earplugs

7 Facts About the 3M Combat Arms Earplugs Lawsuit

The 3M combat arms earplugs lawsuit was a major decision in the U.S. court system that resulted in the Minnesota-based manufacturing company paying a substantial settlement to the U.S. Department of Justice for supplying defective equipment to the military.

But what does this settlement mean for the men and women who served and were affected by the faulty equipment? The following seven facts about the 3M combat arms earplugs lawsuit can help veterans with hearing impairment consider whether they should seek out a personal injury lawyer to help file a claim.

The purpose of the dual-ended earplugs

The 3M earplugs in question were a dual-sided model that allowed for dual-purpose noise cancelation in the field.

The green side was designed to cancel out all sounds at any decibel. The yellow side, on the other hand, was designed to cancel out louder noises while allowing softer noises, such as talking to be heard. This design was intended to allow military service members hear each other speak while protecting their hearing against close-range loud noises, such as gunfire.

The earplugs were defective

The earplugs 3M produced as a continuation of a design developed by Aearo, which was bought by 3m in 2008, were defective.

Each end of the dual-sided earplug was not long enough for a universal fit in all ear canals. This resulted in an improper seal that did not allow for noise cancellation, the product’s intended purpose.

The earplugs also shifted in the ear during wear, causing them to come loose without the wearer’s knowledge.

Military members are the victims

These 3M dual-sided earplugs were given to military servicemen and women between the years of 2003 and 2015.

For those who served in Iraq and Afghanistan, these earplugs were standard issue. If you have been diagnosed with tinnitus or hearing loss after serving in the military during this period, you may be eligible to receive compensation. Seek the help of a top personal injury lawyer in Michigan to help you determine your eligibility.

A False Claims suit was filed against 3M

A whistleblower came forward to indicate that 3M had prior knowledge that the earplugs they were supplying to the U.S. military were defective.

Because of this, the government initiated a lawsuit against the company, citing the False Claims Act.

The False Claims Act, also called the Lincoln Law, states that any company or person that enters into a contract with a U.S. government program and knowingly provides a faulty service or product can be held liable for damages. The act is intended to protect the integrity of taxpayer’s money and how it is used by the government.

A settlement was reached

After the government enacted the lawsuit, it was found that the 3M company was aware the earplugs had received a Noise Reduction Rating of zero in initial design testing.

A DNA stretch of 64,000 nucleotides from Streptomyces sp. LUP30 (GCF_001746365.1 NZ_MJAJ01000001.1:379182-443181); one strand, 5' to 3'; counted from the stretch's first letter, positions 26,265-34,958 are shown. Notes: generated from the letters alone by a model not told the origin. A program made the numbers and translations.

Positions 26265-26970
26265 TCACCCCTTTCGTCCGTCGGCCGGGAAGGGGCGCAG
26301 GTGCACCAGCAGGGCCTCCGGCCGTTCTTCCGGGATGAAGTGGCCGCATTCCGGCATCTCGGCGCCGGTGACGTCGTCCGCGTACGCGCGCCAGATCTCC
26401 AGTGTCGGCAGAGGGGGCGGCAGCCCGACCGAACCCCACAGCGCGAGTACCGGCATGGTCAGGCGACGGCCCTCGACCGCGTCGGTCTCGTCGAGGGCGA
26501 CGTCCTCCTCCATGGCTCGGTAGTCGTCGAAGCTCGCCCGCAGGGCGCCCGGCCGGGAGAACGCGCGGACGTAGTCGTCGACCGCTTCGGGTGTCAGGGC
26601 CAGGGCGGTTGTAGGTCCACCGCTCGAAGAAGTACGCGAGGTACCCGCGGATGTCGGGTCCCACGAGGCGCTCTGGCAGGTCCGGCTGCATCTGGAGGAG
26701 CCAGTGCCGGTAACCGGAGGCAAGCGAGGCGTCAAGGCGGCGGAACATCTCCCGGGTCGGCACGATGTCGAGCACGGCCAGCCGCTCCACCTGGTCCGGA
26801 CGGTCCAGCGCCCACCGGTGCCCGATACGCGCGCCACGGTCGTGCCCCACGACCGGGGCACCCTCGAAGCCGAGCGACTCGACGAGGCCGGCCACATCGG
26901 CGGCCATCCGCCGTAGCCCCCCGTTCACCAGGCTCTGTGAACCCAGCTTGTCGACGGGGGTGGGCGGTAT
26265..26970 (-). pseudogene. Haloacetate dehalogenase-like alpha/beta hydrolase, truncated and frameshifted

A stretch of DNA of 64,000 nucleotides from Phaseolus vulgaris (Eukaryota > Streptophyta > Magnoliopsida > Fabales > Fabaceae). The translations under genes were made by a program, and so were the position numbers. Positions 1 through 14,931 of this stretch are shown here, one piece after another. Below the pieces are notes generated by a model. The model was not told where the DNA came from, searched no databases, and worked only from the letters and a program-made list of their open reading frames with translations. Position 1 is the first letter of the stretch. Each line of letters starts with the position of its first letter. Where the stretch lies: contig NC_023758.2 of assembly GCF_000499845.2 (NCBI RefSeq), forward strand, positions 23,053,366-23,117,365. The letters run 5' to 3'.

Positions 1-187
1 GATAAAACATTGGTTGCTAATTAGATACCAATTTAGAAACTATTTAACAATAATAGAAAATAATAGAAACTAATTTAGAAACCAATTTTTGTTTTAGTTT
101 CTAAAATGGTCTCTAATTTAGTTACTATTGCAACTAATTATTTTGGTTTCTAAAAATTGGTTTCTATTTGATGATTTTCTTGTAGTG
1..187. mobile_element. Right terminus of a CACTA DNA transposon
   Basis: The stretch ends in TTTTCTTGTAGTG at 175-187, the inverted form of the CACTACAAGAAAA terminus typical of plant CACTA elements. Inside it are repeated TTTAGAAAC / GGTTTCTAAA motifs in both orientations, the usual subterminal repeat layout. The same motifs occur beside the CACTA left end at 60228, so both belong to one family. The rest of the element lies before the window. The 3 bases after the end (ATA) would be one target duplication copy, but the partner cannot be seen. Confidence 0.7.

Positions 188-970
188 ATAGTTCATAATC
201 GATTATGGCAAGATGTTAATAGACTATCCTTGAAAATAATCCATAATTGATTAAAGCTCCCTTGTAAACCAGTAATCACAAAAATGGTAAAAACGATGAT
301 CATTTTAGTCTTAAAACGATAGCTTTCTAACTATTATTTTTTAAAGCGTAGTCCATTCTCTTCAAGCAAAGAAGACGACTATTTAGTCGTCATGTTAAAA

Despite this, 3M continued to supply the U.S. military with the defective earplugs under the U.S. government contract.

In July 2018, 3M agreed to pay a settlement of $9.1 million to the U.S. government for losses that were incurred in purchasing the earplugs from the company.

The victims will not receive any of the $9.1 million settlement

The victims will not receive any of the $9.1 million settlement

The 3M combat earplugs lawsuit settlement is meant to cover the funds spent by the government on the dual-ended earplugs over the 12-year contract. Along with this, a $1.91 million portion of the settlement was awarded to the original whistleblower.

Not a cent of the settlement will be put toward the damages incurred by U..S military service members.

But you may still be entitled to a settlement of your own

Despite this, there is still hope for victims of the 3M earplug scandal: In Michigan, and throughout the country, top personal injury lawyers are submitting 3M combat arms earplugs lawsuits on behalf of clients.

If you or a loved one served in a branch of the military anytime from 2003 to 2015 and suffered hearing loss or tinnitus, you may be eligible for compensation. Seek out a free law consultation with Cochran, Kroll & Associates, P. C. today at 1-866-MICH LAW (1-866-779-7331). We are only paid if we make a recovery on your behalf. If there is no recovery, you owe us nothing.

Tim is a writer and editor who earned his Bachelor of Arts in Journalism from the University of Maryland and calls Washington, D.C., home after spending most of his adult life in the country’s capital. Although Tim spent most of his post-college years in the restaurant industry, he became interested in writing about legal matters after he recently moved to Colombia.Today, Tim writes professionally about medical malpractice, drug policies, and workplace injuries. Tim is focused on curating his freelancing career and plans to work remotely for as long he can.

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